CIRA orders transfer of ''


In Abelsoft Corp v Fish (March 6 2008), a Canadian Internet Registration Authority (CIRA) panellist has ordered the transfer of the domain name '' to Abelsoft Corp.

Abelsoft, a provider of computer software for healthcare professionals, is the owner of the trademark ABELSOFT, which was registered with the Canadian Intellectual Property Office on August 25 1999. The registrant, Gabi Fish (who did not respond to the complaint), registered the domain name '' on August 24 2007. Fish subsequently created a website located at the disputed domain name which featured the words "Coming soon!" under a printed reproduction of the '' domain name at the top left of the webpage.

In accordance with the CIRA Dispute Resolution Policy (CDRP), Abelsoft had to prove that:

  • the domain name '' was confusingly similar to a mark in which it had prior rights;

  • Fish had acquired the domain name in bad faith; and

  • Fish did not have a legitimate interest in using the domain name.

In light of the relative registration dates, the panellist had no difficulty in finding that Abelsoft had acquired rights in its registered trademark prior to the registration of the domain name. In assessing the similarity between the domain name and the mark, the panellist noted that the '.ca' suffix of the domain name should be ignored. Consequently, because Abelsoft's trademark and the domain name without the suffix were identical apart from capitalization, the panellist held that the domain name was likely to be mistaken for the ABELSOFT trademark and was thus confusingly similar under Section 3(4) of the CDRP.

In addition, the panellist found that bad-faith use was proven under Section 3(7)(c) of the CDRP - namely, that the registration was intended to disrupt Abelsoft, a competitor of Fish. In finding that Fish had registered the domain name with a view to disrupting Abelsoft's business, the panellist provided an interesting discussion of bad-faith use in such circumstances:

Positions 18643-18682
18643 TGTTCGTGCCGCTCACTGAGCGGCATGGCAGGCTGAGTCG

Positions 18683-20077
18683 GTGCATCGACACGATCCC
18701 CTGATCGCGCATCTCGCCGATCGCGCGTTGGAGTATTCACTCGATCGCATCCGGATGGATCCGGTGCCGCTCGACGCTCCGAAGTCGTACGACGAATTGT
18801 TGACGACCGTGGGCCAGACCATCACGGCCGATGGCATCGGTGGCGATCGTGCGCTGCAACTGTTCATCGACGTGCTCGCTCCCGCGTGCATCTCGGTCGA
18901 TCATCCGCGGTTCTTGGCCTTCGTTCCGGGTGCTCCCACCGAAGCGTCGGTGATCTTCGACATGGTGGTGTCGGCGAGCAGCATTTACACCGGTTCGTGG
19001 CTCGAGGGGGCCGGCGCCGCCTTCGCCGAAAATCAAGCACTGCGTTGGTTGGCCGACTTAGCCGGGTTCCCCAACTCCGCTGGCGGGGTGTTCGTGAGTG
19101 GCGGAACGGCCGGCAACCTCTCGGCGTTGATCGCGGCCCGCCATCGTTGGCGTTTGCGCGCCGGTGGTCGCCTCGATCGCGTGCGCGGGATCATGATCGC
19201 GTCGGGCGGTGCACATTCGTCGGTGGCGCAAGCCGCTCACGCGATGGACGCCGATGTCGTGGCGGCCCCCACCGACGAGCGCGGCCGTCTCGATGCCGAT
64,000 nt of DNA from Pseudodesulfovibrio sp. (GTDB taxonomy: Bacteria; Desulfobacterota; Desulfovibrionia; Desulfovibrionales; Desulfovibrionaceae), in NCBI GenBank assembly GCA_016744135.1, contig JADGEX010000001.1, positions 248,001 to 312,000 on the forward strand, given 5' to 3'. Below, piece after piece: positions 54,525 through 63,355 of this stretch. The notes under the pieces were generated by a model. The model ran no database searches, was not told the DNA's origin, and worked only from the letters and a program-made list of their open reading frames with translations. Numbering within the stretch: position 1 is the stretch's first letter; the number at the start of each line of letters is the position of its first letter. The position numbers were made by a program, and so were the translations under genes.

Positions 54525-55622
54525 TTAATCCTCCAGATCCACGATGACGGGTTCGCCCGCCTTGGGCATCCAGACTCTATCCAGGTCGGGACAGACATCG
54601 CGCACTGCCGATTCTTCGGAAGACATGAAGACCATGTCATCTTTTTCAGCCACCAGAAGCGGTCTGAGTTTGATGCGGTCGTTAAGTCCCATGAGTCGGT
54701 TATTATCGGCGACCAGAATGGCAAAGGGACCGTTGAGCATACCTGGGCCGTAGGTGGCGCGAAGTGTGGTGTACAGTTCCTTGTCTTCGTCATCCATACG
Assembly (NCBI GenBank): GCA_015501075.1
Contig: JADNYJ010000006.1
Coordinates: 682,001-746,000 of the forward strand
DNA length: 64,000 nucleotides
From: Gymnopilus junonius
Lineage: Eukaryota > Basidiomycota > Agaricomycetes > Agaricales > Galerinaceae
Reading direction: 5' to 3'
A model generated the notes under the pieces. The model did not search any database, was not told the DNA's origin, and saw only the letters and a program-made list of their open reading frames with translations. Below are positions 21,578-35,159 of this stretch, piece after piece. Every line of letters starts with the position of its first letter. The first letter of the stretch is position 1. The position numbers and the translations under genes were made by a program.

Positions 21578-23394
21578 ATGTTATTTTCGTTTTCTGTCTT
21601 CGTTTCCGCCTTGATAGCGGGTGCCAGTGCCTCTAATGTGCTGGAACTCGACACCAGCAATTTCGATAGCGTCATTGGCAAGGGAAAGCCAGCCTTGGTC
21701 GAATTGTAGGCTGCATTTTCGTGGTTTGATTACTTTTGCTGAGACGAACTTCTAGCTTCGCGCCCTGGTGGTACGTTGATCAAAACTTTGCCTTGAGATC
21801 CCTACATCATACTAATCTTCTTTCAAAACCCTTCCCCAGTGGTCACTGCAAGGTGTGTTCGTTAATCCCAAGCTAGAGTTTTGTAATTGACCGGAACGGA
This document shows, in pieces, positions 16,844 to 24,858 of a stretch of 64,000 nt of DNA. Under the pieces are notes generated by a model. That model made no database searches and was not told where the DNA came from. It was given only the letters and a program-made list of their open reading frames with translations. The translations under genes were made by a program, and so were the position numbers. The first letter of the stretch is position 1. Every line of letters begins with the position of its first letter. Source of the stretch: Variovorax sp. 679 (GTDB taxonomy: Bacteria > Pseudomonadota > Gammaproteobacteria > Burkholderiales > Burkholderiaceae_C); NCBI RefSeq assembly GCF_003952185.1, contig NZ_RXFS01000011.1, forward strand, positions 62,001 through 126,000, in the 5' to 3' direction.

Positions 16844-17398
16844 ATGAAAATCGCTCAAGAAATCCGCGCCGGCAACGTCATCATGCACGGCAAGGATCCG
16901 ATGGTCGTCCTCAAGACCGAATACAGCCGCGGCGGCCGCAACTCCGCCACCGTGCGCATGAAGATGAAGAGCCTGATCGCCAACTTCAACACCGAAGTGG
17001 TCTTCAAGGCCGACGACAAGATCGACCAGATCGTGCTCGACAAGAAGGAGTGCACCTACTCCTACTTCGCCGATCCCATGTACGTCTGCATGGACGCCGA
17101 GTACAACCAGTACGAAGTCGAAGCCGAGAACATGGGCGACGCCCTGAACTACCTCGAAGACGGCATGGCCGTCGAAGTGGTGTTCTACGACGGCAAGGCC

"When a registrant registers a domain name more or less identical to a complainant's business name and the registrant uses that registered domain name for a website unconnected to the complainant's business, the complainant's business has been disrupted. The Internet has become so established as an expected mode of marketing for established businesses that customers of such businesses will expect to find websites linked to the businesses that the customers are seeking at domain names which are identical to the distinctive trademarks or trade names of such businesses. When such customers are frustrated in finding the businesses they seek at such domain names, the businesses of the trademark and trade name owners have been disrupted."

Relying on earlier cases decided under the CDRP for the proposition that the purpose of a registrant in registering a domain name can reasonably be inferred from the necessary and likely effects of the registrant's domain name registration and the uses to which the registrant puts the registered domain name, the panellist held that it was reasonable to infer that Fish intended to disrupt Abelsoft's business through its registration of the domain name ''. Further, the panellist found that since Fish was the chief executive officer of a company offering business solutions for healthcare providers, Fish was accordingly in direct competition with Abelsoft for the purposes of Section 3(7)(c) of the CDRP.

Finally, the panellist concluded that Fish had no legitimate interest in the domain name as registered. In doing so, he noted that Abelsoft's submissions, in light of the facts of the dispute and the grounds upon which a registrant's legitimate interest can be based pursuant to Section 3(6) of the CDRP, were sufficient to satisfy its burden of providing "some evidence" that Fish had no legitimate interest in the domain name. There was no further discussion on this point.

Based on the foregoing, the panellist ordered that the disputed domain name be assigned to Abelsoft's nominee.

This decision should be viewed positively by trademark owners seeking to protect their brands under the CDRP, as it appears to put forward a somewhat lower threshold approach as to what constitutes bad-faith use.

Christina Capone Settimi, Cameron MacKendrick LLP, Toronto

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